The Find A Grave leopard hasn’t changed …

Ancestry, what are you waiting for?

It’s long past time to impose a permanent humane solution to the long-term, persistent, growing problem at Find A Grave: that people utterly unassociated with a recently-deceased person race the grieving family to be the first to create a memorial.

And, yes, it’s happened again to the family of one of our genealogical colleagues, and The Legal Genealogist has nothing to offer to comfort that family.

The genealogist’s cousin lost her husband after a terrible long illness. The morning the obituary appeared in the newspaper, she asked her cousin to create a Find A Grave entry that contained everything the family wanted — and nothing the family did not want.

Too late, of course.

Some stranger had already swooped in, scarfed up the information and created a memorial.

The cousin feels violated, the genealogist feels outraged, and Find A Grave … well, Find A Grave continues to do nothing. And its corporate owner, Ancestry, sits by and lets nothing continue to be done.

There was a brief moment, last fall, when it seemed as though perhaps the Find A Grave leopard might be willing to change its spots. It came after this blog and others had repeatedly highlighted the issue and called for a moratorium on allowing non-family members to post memorials to the site to give the families of the recently deceased time to come to terms with their loss and create their own memorial before an utter stranger is allowed to add a recent death to the website.1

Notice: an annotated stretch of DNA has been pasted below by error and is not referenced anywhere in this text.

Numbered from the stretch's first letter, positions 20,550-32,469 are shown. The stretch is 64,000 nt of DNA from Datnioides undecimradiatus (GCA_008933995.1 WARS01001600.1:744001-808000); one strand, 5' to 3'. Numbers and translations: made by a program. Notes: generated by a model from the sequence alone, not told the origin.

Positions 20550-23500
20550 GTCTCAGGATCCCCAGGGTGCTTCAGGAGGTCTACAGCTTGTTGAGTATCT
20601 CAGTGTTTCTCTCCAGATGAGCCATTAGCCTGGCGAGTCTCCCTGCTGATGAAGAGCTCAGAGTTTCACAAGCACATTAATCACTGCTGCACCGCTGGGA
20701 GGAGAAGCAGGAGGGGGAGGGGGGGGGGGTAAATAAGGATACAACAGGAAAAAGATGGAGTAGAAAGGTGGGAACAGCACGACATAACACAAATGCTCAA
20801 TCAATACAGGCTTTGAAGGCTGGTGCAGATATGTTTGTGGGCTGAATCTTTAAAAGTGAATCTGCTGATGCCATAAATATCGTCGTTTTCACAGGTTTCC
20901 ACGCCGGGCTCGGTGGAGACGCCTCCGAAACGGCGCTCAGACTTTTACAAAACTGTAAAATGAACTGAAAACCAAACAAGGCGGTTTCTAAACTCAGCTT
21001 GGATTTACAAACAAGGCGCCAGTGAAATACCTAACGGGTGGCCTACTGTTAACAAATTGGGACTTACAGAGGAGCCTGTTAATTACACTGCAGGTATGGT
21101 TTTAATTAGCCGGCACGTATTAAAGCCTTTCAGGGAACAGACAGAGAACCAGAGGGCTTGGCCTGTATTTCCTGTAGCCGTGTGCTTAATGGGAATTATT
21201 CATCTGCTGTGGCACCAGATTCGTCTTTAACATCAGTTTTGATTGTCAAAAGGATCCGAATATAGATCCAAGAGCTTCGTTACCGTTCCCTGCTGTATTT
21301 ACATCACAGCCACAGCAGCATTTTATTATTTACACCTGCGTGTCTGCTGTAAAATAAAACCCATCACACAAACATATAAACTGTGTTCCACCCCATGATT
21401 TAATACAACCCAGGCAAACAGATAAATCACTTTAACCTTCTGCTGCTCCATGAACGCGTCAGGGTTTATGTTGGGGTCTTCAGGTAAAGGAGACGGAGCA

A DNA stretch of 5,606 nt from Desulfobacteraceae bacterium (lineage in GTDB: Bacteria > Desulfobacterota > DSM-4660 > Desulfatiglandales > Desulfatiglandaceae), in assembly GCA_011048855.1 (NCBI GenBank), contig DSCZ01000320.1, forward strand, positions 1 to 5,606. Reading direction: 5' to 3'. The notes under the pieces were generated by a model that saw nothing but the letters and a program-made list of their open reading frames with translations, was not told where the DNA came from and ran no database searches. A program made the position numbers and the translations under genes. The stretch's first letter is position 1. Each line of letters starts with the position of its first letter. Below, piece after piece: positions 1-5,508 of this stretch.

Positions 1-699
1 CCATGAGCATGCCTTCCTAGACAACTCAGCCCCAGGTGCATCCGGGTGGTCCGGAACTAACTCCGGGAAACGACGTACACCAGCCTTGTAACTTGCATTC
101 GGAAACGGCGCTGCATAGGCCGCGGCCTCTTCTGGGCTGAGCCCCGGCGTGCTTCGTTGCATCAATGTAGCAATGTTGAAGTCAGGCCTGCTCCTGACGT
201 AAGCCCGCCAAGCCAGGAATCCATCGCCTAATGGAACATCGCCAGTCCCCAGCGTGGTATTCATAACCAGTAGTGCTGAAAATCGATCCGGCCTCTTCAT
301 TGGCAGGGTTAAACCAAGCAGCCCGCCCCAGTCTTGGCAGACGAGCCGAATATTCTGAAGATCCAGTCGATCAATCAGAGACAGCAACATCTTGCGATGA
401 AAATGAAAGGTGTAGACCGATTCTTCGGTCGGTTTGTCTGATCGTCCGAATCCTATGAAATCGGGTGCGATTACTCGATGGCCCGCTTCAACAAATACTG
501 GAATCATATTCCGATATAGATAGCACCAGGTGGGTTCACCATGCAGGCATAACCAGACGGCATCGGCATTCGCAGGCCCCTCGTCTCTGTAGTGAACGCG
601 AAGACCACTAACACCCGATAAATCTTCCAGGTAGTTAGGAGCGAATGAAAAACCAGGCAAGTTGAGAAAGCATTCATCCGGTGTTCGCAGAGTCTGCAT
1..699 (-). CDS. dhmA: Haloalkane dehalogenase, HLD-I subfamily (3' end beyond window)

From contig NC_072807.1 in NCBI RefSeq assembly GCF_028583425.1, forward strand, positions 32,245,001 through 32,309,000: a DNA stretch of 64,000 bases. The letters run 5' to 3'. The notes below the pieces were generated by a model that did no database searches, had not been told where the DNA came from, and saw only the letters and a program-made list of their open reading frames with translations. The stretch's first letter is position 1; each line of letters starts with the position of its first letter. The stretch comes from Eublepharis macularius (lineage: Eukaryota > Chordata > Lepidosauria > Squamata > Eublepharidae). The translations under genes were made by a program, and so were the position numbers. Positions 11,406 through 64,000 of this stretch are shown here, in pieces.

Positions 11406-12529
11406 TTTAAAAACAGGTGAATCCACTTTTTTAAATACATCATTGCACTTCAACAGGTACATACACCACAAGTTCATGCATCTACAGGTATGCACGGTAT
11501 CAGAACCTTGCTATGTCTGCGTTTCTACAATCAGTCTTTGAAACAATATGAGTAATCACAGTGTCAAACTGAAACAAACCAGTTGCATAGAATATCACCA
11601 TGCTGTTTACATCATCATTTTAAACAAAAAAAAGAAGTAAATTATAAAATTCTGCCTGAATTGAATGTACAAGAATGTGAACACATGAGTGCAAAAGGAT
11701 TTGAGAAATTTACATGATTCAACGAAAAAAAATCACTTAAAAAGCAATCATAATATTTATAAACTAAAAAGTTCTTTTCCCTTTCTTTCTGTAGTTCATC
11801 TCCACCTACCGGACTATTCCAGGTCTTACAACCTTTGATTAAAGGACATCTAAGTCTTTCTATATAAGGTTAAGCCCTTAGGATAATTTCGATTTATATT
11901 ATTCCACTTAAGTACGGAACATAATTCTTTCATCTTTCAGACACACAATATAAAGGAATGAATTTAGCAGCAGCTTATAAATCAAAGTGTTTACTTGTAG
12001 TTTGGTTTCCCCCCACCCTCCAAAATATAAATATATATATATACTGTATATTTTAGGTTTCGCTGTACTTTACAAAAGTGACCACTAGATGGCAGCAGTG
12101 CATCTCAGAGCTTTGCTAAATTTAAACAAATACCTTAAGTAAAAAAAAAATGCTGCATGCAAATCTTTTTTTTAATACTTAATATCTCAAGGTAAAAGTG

Find A Grave leopard

In late October, 2019, a post in Find A Grave’s News & Announcements seemed to suggest that maybe — just maybe — Find A Grave was beginning to understand that it has a problem here. In the post, Memorials for the Recently Deceased, the site noted that the problem was “unusual”2 but conceded that it “can make a challenging time more difficult” when strangers post memorials for the recently deceased.3

It asked for reader input, but despite overwhelming support for the idea of a moratorium, the site closed comments on the post within just a few days — and then did nothing at all.

No, the leopard hasn’t changed its spots.

It’s pretty clear that particular leopard isn’t going to change its spots on its own.

Somebody has to step in and get it done.

Ancestry, what are you waiting for?


Cite/link to this post: Judy G. Russell, “About those spots…,” The Legal Genealogist (https://www.legalgenealogist.com/blog : posted 6 Feb 2020).

SOURCES

  1. See e.g. Amy Johnson Crow, “How FindAGrave Could – and Should – Be Made Better,” Amyjohnsoncrow.com, posted 21 Oct 2016 (https://www.amyjohnsoncrow.com/ : accessed 6 Feb 2020), and Judy G. Russell, “A modest proposal,” The Legal Genealogist, posted 5 Aug 2019 (https://www.legalgenealogist.com/blog : accessed 6 Feb 2020).
  2. Snort. The objective evidence shows it’s anything but unusual…
  3. Memorials for the Recently Deceased,” News & Announcements, Find A Grave (https://news.findagrave.com/ : accessed 6 Feb 2020).
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